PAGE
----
The UK, in the post-war decades, saw a remarkable degree of upward social mobility, with large numbers of people getting higher-status jobs than their parents had at the same age. The decline of social mobility since then has prompted some to say that it has ‘ground to a halt’, which isn’t at all true:  there is still substantial social mobility, it’s just that most of it is downward.

The average family in Middle Britain is now more likely to slide down (in occupational terms) than they are to ‘go up in the world’. There is a similar picture in homeownership: In just 10 years (2006/07 to 2016/17) the proportion of 35- to 44-year-olds in England who were owner occupiers dropped from under three-quarters to just over half. We are now nearing the tipping point at which having your own home in your late thirties and early forties is the exception rather than the rule for families in the middle of the income spectrum.

The End of Aspiration? Social Mobility and our Children’s Fading Prospects, published today, asks why this is happening, and why — despite demonstrable public disquiet about receding opportunities – mainstream politicians’ attempts to harness the anger and aspiration have not succeeded in winning public buy-in.

The book draws on the work of experts and practitioners, but was also written in collaboration with sixteen people who have experienced ‘social mobility’ (a barrister, a politician, a billionaire entrepreneur, a surgeon and others) through each of seven life-stages, to assess what helped them up and what tripped them up. During this process, four recurring themes became apparent:

1. Ambitious aspirations are most likely to be developed and attained in families with secure incomes and housing tenures, safe neighbourhoods and a sense of being respected. But such security and respect are less common, and welfare reforms mean social security is now a less-effective cushion against income shocks. This takes up mental ‘bandwidth’ that could otherwise be used to help our children develop, and undermines our — and our children’s — sense of agency and optimism.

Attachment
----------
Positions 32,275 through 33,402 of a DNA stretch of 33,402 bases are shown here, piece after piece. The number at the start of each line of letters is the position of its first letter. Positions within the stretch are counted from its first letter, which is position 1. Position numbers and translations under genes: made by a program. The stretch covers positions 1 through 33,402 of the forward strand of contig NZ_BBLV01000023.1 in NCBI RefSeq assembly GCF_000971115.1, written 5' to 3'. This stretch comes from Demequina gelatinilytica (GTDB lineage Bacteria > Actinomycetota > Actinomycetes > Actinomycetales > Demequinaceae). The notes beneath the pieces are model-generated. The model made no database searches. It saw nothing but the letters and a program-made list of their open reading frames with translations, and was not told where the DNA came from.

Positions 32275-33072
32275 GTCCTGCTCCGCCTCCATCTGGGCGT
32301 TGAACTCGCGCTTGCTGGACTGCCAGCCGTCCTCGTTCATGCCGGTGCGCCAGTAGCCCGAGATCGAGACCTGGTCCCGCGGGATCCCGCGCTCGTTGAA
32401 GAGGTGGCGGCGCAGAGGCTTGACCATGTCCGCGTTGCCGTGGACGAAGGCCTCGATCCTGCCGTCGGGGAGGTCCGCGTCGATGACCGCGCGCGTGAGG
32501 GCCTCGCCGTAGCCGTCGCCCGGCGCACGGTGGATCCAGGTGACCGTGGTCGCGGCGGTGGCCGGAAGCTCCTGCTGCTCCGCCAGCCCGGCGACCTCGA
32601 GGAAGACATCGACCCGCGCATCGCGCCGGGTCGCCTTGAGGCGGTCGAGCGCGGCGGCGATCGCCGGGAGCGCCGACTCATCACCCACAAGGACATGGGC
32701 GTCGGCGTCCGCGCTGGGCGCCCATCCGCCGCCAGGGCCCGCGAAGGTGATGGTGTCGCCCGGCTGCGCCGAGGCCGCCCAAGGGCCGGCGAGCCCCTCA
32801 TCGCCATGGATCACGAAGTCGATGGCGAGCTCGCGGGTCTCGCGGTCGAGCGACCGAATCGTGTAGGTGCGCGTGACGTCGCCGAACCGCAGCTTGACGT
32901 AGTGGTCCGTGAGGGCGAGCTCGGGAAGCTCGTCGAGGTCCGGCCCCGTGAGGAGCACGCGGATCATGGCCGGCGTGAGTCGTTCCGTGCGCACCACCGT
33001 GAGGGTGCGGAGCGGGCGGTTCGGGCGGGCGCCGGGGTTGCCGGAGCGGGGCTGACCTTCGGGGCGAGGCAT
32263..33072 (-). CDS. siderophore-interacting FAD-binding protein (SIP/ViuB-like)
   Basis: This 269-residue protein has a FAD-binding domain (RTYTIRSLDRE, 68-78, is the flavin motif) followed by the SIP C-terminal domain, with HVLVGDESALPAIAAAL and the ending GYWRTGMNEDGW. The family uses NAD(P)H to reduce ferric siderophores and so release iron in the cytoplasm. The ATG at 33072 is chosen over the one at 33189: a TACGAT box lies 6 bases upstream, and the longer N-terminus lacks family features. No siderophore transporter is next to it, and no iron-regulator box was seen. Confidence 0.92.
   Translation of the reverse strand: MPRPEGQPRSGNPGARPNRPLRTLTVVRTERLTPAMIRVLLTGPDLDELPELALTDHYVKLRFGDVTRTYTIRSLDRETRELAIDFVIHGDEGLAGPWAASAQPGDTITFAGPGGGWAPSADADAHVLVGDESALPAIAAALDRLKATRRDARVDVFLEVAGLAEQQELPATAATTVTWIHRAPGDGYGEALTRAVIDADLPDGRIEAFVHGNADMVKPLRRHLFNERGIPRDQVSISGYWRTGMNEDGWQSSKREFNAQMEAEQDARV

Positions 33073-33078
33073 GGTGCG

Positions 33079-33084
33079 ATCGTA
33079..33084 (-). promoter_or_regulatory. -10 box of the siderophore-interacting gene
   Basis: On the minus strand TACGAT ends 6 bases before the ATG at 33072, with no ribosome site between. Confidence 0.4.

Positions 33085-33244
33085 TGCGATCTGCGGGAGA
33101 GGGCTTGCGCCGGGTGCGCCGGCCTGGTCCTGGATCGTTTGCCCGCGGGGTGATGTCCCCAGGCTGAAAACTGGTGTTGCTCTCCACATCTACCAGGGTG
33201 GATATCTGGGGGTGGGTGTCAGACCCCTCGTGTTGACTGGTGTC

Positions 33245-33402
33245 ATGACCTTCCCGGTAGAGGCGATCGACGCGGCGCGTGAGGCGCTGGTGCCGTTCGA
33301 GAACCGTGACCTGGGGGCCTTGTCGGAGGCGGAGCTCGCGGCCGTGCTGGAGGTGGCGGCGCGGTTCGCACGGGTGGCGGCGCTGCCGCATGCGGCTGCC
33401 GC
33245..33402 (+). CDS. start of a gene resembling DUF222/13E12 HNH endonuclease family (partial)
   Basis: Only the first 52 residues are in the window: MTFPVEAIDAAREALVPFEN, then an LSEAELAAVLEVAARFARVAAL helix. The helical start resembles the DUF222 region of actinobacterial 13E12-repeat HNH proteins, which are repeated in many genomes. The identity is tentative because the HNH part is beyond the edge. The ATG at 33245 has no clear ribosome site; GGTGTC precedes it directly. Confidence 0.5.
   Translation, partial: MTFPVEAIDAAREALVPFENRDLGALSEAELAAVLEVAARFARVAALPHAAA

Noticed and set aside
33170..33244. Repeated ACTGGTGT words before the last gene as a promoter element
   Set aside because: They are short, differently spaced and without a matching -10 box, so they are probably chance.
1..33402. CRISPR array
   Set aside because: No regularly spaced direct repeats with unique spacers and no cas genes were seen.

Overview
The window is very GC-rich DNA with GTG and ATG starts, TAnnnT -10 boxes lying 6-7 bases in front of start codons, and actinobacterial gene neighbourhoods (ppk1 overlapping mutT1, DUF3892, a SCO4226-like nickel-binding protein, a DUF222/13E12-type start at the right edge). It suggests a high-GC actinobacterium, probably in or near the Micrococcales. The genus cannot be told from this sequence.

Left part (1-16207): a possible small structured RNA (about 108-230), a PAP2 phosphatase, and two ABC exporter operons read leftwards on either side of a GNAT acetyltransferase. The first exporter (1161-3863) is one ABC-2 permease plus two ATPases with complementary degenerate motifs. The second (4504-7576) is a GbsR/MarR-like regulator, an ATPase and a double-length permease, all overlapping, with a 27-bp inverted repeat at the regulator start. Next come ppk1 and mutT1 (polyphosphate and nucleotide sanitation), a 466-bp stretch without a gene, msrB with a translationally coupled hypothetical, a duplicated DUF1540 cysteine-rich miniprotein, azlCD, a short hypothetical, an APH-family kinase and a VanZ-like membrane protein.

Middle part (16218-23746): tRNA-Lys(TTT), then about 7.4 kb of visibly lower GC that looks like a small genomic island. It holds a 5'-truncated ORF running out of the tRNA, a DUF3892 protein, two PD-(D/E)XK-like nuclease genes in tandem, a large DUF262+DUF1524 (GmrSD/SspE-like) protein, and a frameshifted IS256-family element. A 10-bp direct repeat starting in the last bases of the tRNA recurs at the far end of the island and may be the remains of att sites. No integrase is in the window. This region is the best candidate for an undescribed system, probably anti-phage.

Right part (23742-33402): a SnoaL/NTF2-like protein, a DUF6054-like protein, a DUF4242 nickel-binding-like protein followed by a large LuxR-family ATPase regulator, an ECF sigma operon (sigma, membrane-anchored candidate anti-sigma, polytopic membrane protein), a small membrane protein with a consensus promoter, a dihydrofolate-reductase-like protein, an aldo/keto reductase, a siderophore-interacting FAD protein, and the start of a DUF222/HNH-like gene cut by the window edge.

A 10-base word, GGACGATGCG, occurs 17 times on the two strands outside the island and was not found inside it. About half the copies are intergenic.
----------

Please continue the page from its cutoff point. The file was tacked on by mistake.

2. ‘Posh friends’ were often pivotal, revealing previously-unimagined career opportunities, being a relatable (i.e. flawed) role-model, and acting as guides to the arcane protocols of life in privileged circles. However, social segregation is increasingly dividing us into separate spaces and separate ‘streams’ in education and career.

3. Many ‘opportunities’ now come with costs that the privileged don’t notice but an increasing proportion of us can’t afford. Often this involves a ‘family paradox’, a creeping assumption that we all have a family that can support us, but don’t have a family who need support (even if we enter new careers in later life as employment markets change).

4. Limited supply of the objects of aspiration: A growing proportion of us are now sufficiently educated to get ‘good jobs’, but a falling proportion of us are getting those jobs (and homes). This provides a growing incentive for the privileged to ‘buy extra chances’.